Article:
Although we have not finished that exercise yet, we are looking very closely at the possible implications of changing the existing regime—the existing demarcation between ASIO and ASIS—and whether or not the kind of effective collaboration you are talking about could in fact not be achieved without going down the particular pathway. I do not want to say more about that. I do not think it is at all a contradiction in our argument, because we are absolutely supportive of intelligent, collaborative, effective relationships.

Mr NIKOLIC: But in your submission you go on to say that special intelligence operations are 'unnecessary, dangerous and inappropriate', based on the conclusion that the AFP 'are able to conduct these covert operations' instead. What special knowledge do you bring to that judgment—

Dr Lynch : Sorry—

Mr NIKOLIC: Your submission says special intelligence operations are 'unnecessary, dangerous and inappropriate'. You conclude, as you just did a moment ago, that the existing AFP structure is 'able to conduct these covert operations' instead. My questions is, given you agree that the threat has moved on—it has become more technologically advanced, more difficult and complex and there is a greater degree of ambiguity in dealing with it—and that coordination between agencies is necessary to respond to it, you seem to be arguing that the AFP can take that role on itself.

Dr Lynch : Could I have a go at summarising what I think we have said in the submission. Covert operations are part and parcel of ASIO's life and are obviously necessary. As far as we know from the outside, having heard nothing to the contrary—and the IGIS says so, as well—there are extremely good cooperative relationships between ASIO and the AFP. The only tangible example that was being given, both by the Attorney-General's Department and by ASIO—and we heard it on Friday—as a reason we need to have guaranteed immunity rather than relying on the discretion of the prosecutor not to go ahead is the incredibly implausible issue of needing to embed in terrorist organisations, which is now unlawful. Of course, ASIO and ASIS possibly will at some stage or other need to embed. We say, yes, you need to be able to do that but you seem to be able to do that at the moment—that is my understanding. They have been able to do that for quite a long time, and there have been no prosecutions of ASIO agents or others for acting unlawfully. I presume there has been a little bit of that kind of activity happening. But, then, the next step when you say you need to be able to facilitate that is to totally invert the current arrangements, which say ASIO cannot act unlawfully in the exercise of this, to saying now that they can do anything with, I think, three exceptions. This is what I mean by it being at every point the most expansive response to an issue. I am not convinced by the one case that has been put on the table. I cannot see how it would be possible that this was not already happening, and they managed perfectly well. To go from there to the provision we have is a very big jump. Once you say it is okay for intelligence officers to act unlawfully, it is again this thing about it becomes more the norm. As you have had numbers of people pointing out how—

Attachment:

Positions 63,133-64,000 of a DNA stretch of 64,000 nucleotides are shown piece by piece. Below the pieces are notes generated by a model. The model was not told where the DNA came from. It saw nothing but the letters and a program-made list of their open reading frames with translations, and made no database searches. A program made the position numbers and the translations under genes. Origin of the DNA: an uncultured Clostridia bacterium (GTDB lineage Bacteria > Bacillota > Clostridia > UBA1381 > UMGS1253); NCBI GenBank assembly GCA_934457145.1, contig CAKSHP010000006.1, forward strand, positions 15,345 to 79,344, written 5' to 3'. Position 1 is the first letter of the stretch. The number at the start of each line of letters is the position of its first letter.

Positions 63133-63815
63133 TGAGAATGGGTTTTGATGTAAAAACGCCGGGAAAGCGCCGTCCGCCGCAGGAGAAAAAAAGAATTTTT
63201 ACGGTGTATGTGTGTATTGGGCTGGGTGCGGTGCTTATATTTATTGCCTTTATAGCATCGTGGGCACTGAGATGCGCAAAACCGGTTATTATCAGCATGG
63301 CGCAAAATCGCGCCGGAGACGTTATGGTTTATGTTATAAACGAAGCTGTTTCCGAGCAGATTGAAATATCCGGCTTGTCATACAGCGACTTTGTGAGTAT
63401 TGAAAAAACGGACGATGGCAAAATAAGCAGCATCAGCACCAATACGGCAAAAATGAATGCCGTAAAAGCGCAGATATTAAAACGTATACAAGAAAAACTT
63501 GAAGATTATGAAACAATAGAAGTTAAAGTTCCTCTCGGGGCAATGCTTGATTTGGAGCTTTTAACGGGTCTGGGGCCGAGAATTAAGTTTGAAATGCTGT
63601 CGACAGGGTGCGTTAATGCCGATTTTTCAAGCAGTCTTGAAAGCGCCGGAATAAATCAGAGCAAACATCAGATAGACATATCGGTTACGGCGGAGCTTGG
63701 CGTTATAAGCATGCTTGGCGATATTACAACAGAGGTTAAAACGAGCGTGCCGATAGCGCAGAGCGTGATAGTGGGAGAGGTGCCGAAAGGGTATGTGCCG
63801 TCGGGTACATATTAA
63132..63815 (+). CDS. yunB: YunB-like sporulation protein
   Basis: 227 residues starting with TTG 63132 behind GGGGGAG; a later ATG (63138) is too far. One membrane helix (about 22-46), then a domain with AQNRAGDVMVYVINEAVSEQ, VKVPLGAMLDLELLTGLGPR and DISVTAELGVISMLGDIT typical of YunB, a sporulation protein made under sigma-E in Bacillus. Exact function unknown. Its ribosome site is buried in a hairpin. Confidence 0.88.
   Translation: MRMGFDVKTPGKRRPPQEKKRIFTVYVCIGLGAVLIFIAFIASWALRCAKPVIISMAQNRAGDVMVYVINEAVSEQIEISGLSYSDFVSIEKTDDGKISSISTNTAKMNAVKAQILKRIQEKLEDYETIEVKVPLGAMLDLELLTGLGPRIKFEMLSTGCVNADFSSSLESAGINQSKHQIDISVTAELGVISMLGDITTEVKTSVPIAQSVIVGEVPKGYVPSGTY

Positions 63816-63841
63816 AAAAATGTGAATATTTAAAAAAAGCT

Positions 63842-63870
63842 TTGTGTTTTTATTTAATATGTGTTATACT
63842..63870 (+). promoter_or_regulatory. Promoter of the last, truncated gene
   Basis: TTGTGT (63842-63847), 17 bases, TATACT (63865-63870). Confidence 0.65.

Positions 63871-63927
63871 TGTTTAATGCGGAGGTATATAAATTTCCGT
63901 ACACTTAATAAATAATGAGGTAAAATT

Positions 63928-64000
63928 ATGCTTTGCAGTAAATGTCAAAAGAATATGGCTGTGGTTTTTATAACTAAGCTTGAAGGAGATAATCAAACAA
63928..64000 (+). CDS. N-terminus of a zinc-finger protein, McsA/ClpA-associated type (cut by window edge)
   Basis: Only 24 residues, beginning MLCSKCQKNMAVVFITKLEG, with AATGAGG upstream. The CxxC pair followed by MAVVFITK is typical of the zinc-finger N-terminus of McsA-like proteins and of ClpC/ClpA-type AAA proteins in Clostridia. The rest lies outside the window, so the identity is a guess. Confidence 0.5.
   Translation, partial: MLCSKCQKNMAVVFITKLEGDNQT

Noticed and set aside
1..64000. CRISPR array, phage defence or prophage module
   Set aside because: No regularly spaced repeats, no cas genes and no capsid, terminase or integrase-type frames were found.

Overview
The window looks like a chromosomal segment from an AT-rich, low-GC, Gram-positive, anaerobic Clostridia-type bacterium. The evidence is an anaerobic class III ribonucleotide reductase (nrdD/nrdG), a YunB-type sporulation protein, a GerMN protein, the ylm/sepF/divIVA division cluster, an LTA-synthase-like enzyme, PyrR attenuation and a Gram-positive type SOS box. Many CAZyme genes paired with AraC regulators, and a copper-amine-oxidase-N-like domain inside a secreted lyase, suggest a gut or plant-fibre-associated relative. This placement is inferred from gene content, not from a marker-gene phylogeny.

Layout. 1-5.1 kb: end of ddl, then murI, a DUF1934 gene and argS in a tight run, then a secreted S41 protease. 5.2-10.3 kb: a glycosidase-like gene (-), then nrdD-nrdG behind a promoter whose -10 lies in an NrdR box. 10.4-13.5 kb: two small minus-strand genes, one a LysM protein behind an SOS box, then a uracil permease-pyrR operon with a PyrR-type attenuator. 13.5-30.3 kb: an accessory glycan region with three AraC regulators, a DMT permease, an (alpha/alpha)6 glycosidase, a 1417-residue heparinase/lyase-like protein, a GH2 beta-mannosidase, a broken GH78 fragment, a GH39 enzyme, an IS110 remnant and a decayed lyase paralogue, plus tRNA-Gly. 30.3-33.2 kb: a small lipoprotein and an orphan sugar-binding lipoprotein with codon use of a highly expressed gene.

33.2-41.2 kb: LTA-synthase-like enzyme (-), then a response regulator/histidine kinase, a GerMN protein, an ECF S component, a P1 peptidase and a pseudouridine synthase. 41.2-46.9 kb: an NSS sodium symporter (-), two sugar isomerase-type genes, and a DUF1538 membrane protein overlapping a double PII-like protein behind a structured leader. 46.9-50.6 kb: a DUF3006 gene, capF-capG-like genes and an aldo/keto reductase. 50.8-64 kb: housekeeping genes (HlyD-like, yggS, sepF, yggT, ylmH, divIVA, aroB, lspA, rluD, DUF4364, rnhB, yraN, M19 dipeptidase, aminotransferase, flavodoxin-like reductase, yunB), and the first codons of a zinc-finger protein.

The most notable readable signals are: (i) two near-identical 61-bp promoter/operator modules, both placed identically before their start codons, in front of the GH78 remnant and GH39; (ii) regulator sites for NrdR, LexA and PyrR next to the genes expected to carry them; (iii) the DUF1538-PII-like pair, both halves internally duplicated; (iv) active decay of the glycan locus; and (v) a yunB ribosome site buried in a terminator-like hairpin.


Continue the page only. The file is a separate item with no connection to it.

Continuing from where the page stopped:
Mr RUDDOCK: But it is not lawful to join a terrorist organisation, is it? To put people into a terrorist organisation is an offence.

Dr Lynch : Yes, but we are obviously managing it now and we want to stay—

Mr RUDDOCK: With the greatest respect, we are not managing it now, because we cannot put people in there without them getting an offence.